"The underlying crisis is one that did not start on Oct. 7. And until that’s resolved, I don’t see that the students are going to have reason to go back to their dorms," Johnston said.

Former Israeli Ambassador to the United States Michael Oren told the "John Solomon Reports" podcast earlier this month that he saw a parallel between the current protests and the anti-war protests of 1968, noting how both started at Columbia University and spread to other campuses. He expects the protests to reach a climax at the Democratic National Convention in Chicago this August, just as the demonstrations did in 1968.

"One comparison is interesting," Oren said. "In 1968, the image that the Democratic Party was incapable of containing the chaos on the street, was instrumental in procuring the victory for Richard Nixon. And by focusing on this chaos, I think the media is doing a great disservice to the Biden administration."

A protest is being organized by the Coalition to March on the DNC, which includes more than 50 activist groups such as Black Lives Matter Chicago, the U.S. Palestinian Community Network and Arab American Action Network. The coalition said it will march in Chicago during the DNC whether it is granted a permit or not, according to CBS News

Meanwhile, the, an online New York-area protest calendar, has events scheduled every single day for the rest of the summer, with a majority of the activism events focused on promoting a ceasefire.

Protests on college campuses are continuing outside of the United States.

An encampment began at McGill University in Canada last month, and administrators said that they have made multiple offers to demonstrators that were accepted at other universities in an attempt to end the encampment to no avail.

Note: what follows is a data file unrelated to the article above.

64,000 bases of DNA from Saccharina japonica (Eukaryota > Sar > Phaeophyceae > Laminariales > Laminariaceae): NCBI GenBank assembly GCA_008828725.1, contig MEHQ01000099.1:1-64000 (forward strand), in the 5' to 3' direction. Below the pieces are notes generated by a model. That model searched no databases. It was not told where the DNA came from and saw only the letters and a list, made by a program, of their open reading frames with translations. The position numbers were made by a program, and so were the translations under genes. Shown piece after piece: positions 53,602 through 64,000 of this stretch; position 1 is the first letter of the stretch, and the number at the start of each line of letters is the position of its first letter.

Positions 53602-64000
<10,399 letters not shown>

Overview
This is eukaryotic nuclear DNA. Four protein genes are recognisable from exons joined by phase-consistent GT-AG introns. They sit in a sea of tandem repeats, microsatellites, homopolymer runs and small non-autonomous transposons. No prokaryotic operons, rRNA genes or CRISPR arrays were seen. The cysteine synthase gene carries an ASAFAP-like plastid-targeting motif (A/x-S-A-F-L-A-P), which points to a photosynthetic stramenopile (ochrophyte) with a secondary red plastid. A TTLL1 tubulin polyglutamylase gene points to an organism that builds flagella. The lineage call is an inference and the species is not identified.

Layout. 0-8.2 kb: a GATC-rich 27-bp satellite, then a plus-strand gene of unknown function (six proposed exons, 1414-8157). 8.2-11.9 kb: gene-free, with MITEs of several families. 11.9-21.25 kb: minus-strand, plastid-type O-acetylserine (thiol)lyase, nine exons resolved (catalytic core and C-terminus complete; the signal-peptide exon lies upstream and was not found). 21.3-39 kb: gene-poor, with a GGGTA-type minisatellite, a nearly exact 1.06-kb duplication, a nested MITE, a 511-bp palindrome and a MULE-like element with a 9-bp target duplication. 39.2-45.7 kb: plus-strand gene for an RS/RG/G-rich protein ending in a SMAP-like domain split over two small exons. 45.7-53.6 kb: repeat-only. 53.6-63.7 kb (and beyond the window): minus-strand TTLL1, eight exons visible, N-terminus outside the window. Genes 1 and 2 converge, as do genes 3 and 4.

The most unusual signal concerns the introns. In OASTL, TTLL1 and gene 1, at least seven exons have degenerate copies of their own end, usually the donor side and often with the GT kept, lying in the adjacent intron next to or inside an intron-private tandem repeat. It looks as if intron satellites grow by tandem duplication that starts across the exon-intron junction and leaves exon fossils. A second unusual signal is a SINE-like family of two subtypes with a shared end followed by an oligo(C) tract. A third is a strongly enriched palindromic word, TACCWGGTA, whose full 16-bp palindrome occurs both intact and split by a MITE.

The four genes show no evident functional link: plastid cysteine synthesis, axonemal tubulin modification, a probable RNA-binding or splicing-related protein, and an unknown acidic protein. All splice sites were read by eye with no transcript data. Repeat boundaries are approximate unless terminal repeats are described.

McGill President Deep Saini said Wednesday that administrators had told protesters that they would examine divesting from Israel, build relationships with and increase assistance to Palestinian scholars, and provide more transparency in investments.

"Participants in encampments elsewhere have seen such offers as important steps and have reached agreements with university administrations. Yet at McGill, the occupants continue to eschew meaningful conversation," Saini said.

Meanwhile, 16 people were arrested at Oxford University in the U.K. on Thursday after they occupied a building on campus, according to the BBC.

The demonstrations may backfire, however.

The Washington Post published an analysis by political reporter Aaron Blake on Wednesday, titled "Pro-Palestinian college protests have not won hearts and minds."

"Multiple polls in recent weeks have shown relatively little sympathy for the protesters or approval of their actions. And notably, large numbers of Americans have attached the 'antisemitic' label to them," Blake wrote.

UC Davis School of Law Professor Alan Brownstein wrote an opinion column for The Hill on Thursday titled, "Not every protest is good, and American history proves it." 

"The use of the tool itself warrants neither special praise nor respect. What matters is why and how protests are organized and conducted. Characterizing conduct as a protest tells us little or nothing about whether it is worthy of our support or needs to be rejected and constrained," he wrote.